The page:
Microsoft 365 is Awesome/Weird

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In the case of Office Suites that also offer robust email services and generous storage, it’s really hard to beat Microsoft 365. There are lots more reasons to use it and love it, but man, sometimes it can be just a confusing mess.

I joined quite some time ago, after having managed an IMAP server on my own, then various forwarding and cheap services like Fastmail. Exchange Online offered far more than any competitor had at the time: Shared contacts, calendars and email based on the fairly robust Exchange architecture you would have seen on premise at any midsized organization. Additionally, it did it at a price point that mere mortals, like me, could afford. $4 a user a month. For my wife and I, it was a great deal for the features.

Fast forward to today, and Microsoft 365 is a juggernaut. Having expanded their reach and offerings to a massive number of services and tools. I’m still humbly using the Exchange Online plan, even now, but I periodically check to see if I’m getting the best deal for my money. Which is where the weirdness comes in.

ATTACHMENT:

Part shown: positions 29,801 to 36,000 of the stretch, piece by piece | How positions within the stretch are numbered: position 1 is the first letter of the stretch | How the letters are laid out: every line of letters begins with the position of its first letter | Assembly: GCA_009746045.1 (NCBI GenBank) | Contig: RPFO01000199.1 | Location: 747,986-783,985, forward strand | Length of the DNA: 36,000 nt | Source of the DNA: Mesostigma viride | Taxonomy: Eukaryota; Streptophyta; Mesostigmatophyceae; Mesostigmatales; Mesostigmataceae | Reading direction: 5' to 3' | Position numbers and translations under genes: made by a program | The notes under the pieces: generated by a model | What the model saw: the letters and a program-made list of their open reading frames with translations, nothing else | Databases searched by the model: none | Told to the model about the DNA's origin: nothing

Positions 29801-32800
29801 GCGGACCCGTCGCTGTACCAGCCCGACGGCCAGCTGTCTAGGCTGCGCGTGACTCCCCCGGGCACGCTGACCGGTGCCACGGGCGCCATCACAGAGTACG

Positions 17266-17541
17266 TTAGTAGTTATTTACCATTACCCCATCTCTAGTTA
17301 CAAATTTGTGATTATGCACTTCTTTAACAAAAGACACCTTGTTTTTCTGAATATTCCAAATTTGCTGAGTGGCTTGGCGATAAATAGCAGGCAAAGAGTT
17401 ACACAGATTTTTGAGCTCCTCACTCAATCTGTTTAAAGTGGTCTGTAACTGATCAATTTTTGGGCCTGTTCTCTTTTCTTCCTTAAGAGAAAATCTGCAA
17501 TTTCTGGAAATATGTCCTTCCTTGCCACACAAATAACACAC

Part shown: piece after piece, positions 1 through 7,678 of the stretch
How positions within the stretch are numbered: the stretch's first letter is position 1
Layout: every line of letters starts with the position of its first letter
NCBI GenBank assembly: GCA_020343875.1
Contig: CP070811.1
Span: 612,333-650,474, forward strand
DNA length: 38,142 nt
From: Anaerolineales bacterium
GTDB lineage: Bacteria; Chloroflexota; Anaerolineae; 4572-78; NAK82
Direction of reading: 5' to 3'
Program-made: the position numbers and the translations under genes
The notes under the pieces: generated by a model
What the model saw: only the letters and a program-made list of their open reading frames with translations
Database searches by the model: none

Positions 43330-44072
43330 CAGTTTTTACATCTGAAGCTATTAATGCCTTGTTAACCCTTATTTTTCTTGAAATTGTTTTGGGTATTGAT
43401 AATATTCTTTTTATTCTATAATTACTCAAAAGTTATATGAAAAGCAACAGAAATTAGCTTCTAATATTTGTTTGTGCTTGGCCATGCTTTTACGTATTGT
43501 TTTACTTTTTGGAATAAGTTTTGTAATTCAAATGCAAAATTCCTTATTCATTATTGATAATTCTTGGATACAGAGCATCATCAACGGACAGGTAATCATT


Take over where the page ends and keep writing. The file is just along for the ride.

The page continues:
You see, if you don’t opt for the cozy little “Enterprise” license tiers, like E1, 2 or 3, then you’re going to lose out on some features that come with the packages. For some services, that’s fine, but others… it’s not so straight-forward. For instance: When you have Exchange Online, you can upgrade to a Microsoft 365 Business Basic plan for only a dollar more and get access to Teams, Web-Office and 1TB of OneDrive storage. This clashes against the home version which you pay $99.99 a year and get 6 licenses to local and web versions of Office the 1TB of storage (for each user), and some other tools — but no hosted email.

I kind of get the idea that they want more home users to sign up, and making an attractive package for everyone in their household to get loaded up with Office is a good deal for them. However, what if I also want my own domain hosted email? Well, you’re out of luck… or you pay for Exchange Online in addition to the yearly fee. If I want to do something similar in Microsoft 365 proper, I end up paying $12.50 a month per user. Yeah, not a great deal.

Maybe I’m doing something wrong here. I just want to have my own copy of Office for the family, not having to use my school copy… If anyone knows how this works, or how it should work, let me know.

By Nathan DeGruchy

IT Support extraordinaire. FOSS lover and proud Husband and Father.

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